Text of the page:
Much of the success in the use of genomic tools depends on the reliability of complex computational interpretation. Researchers at the Broad Institute of the Massachusetts Institute of Technology and Harvard University developed a suite of tools to detect SNP genotypes, common CNVs, and rare de novo CNVs from the Affymetrix 6.0 chip. This SNP genotype algorithm, Birdseed, is an evolution of the robust linear modeling genotype-calling algorithm (Rabbee et al., 2006). It performs a multiple-chip analysis to estimate the signal intensity for each allele (AA, AB, or BB) of each SNP, then makes genotype calls by giving confidence scores for every individual at every SNP. Because it is a clustering algorithm, it performs best when run on many samples simultaneously. Another algorithm detects rare de novo CNVs, and another serves to integrate CNV information with SNP genotypes (Weiss et al., 2008). In addition to these algorithms, the Partek Genomics Suite (Partek, St. Louis, MO) provides comprehensive Affymetrix-compatible software for copy number and SNP analysis; Affymetrix also recommends the Chromosomal Copy Number Analysis Tool for copy number calls.
In using genome-wide screens to detect SNPs significantly associated with diseased individuals (cases) versus controls for genome-wide association studies, the crucial issue is obtaining enough power to identify associated alleles that have an effect, given the number of cases and controls used in the study. Although large studies require considerable effort and expense, recent discoveries in obesity (Frayling et al., 2007) and type 2 diabetes (Zeggini et al., 2008) have shown the feasibility of this strategy. In contrast, for rare congenital disorders the most difficult hurdle of analysis is the lack of large numbers of patients for study, suggesting that a combination of genome-wide association studies with other strategies should be considered for this subset of important diseases to improve the modest statistical power anticipated for each technique.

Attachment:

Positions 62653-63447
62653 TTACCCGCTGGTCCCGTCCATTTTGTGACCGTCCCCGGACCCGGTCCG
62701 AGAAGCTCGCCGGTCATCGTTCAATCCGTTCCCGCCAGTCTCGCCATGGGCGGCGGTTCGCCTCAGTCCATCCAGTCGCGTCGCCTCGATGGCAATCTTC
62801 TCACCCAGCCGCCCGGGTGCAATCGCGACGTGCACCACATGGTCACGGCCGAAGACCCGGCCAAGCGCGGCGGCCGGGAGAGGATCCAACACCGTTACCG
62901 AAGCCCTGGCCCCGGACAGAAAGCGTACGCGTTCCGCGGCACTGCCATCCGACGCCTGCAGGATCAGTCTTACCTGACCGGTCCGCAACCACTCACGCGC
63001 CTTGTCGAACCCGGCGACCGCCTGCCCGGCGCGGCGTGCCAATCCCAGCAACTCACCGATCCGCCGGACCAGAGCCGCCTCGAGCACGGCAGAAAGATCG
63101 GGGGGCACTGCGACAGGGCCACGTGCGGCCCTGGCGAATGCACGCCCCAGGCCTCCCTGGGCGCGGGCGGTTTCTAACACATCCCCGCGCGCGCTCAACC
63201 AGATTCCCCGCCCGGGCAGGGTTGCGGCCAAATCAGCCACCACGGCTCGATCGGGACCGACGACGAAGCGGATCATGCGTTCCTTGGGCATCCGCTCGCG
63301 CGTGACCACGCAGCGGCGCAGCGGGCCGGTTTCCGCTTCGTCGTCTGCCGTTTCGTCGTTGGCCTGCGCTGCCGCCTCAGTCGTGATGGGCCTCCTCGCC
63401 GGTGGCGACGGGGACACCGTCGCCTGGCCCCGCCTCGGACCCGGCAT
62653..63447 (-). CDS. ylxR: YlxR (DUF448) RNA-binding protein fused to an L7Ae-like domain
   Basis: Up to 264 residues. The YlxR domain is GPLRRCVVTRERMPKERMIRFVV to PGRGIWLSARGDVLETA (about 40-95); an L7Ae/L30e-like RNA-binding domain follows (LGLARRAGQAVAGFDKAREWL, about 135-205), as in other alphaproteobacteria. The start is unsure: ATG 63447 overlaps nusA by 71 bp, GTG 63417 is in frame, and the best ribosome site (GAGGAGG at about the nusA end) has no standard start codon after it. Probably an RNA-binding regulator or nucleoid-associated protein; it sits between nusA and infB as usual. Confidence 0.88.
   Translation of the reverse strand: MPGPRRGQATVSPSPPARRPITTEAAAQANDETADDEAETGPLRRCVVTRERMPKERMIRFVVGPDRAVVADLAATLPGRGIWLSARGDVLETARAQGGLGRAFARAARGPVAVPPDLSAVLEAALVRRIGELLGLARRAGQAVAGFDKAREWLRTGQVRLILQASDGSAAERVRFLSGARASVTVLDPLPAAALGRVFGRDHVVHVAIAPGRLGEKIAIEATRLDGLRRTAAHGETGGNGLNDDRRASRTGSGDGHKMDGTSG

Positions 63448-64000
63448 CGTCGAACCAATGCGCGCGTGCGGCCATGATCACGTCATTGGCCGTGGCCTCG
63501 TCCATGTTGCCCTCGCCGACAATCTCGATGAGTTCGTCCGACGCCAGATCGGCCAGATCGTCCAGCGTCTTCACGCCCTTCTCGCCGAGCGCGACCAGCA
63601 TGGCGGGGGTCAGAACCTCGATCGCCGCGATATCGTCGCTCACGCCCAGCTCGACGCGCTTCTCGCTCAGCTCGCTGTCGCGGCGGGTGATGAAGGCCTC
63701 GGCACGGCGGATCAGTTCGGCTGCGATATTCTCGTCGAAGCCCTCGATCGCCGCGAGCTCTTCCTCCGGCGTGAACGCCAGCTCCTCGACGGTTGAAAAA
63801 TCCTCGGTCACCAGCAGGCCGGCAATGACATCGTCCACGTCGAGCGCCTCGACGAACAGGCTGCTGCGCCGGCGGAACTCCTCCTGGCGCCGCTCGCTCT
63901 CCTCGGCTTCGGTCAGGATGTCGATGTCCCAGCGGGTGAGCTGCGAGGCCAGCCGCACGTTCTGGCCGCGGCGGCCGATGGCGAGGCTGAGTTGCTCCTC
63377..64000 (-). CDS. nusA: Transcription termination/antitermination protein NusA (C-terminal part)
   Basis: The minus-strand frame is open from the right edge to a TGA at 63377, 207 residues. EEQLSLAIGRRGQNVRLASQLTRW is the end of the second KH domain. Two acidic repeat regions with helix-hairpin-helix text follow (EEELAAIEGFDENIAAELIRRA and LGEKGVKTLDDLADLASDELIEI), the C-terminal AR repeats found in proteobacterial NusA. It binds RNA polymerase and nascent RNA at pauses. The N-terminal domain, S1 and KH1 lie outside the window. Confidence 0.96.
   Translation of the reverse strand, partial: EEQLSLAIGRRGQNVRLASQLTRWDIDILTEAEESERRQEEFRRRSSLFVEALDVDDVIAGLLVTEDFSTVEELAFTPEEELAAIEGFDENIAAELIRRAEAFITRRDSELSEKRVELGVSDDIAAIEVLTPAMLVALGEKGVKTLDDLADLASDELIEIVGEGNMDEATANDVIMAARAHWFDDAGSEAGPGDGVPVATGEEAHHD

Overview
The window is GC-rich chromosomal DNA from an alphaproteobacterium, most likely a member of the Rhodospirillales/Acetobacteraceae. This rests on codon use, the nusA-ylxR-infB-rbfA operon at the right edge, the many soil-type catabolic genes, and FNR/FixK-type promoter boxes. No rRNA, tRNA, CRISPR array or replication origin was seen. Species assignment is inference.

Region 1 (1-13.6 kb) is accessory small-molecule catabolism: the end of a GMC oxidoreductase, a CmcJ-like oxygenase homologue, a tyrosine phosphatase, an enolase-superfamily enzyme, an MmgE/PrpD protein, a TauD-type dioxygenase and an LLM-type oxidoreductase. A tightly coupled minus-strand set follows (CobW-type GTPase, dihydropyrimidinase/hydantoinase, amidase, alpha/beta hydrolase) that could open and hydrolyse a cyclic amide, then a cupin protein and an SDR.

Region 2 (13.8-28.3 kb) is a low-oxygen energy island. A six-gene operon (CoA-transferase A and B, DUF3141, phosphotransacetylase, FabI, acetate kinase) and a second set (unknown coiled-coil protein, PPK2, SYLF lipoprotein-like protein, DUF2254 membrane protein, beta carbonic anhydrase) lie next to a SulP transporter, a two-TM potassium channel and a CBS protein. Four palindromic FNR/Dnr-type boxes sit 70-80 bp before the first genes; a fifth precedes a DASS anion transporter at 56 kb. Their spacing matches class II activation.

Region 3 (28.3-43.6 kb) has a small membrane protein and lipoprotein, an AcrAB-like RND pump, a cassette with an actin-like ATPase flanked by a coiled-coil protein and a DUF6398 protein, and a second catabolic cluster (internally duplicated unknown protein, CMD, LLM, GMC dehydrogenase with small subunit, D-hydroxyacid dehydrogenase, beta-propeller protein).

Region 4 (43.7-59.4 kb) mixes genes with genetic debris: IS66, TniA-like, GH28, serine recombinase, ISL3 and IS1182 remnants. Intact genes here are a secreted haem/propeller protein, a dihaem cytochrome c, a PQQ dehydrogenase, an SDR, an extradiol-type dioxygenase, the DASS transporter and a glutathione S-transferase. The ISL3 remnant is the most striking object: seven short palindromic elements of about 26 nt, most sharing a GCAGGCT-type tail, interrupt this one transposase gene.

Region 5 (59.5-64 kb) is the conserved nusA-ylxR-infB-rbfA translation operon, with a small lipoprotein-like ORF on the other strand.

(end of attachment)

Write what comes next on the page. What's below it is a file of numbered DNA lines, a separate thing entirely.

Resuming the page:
In collaboration with the laboratory of Charles Lee (Iafrate et al., 2004), we have compared current aCGH platforms to select those best suited for use in congenital anomalies. For the pilot phase of the National Institutes of Health National Human Genome Research Institute 1000 Genome Project with the Sanger Center, three trios (affected proband plus both parents), will be whole genome sequenced at 20× coverage using a Solexa sequencing platform (Ilumina, Inc., San Diego, CA, USA) at the Broad Institute and at the Sanger Center. As part of a platform comparison, these individuals will also be analyzed by different array-based technologies including Agilent 244 (Agilent Technologies Inc., Santa Clara, CA, USA), Ilumina (1M) (Ilumina Inc., San Diego, CA, USA), the 2.1-million Feature NimbleGen HD2 aCGH (Roche Nimblegen, Madison, WI, USA), plus the new Affymetrix 6.0 (Affymetrix Inc., Santa Clara, CA, USA) and Illumina Infinium Human 1M Beadchip genotyping arrays that provide both CNV and SNP data. This comparison will help us select the optimal CNV platform to use going forward, especially in resource-constrained settings.
Congenital diaphragmatic hernia is a common human birth defect characterized by high mortality and morbidity owing to the lethal components of pulmonary hypoplasia and pulmonary hypertension that accompany the diaphragm malformations. We have used CDH as a model anomaly to identify microdeletions or microduplications (not detectable by conventional G-banded karyotyping) as major causes of CDH. We enrolled patients with CDH at Massachusetts General Hospital for Children and at Children's Hospital in Boston, where we have an established infrastructure of surgeons, geneticists, nurses, and study coordinators at both hospitals augmented by a parent support group, the Association of Congenital Diaphragmatic Hernia Research, Advocacy, and Support, and an international community of pediatric geneticists. More than 350 patients with CHD, their parents, and their healthy siblings have been recruited.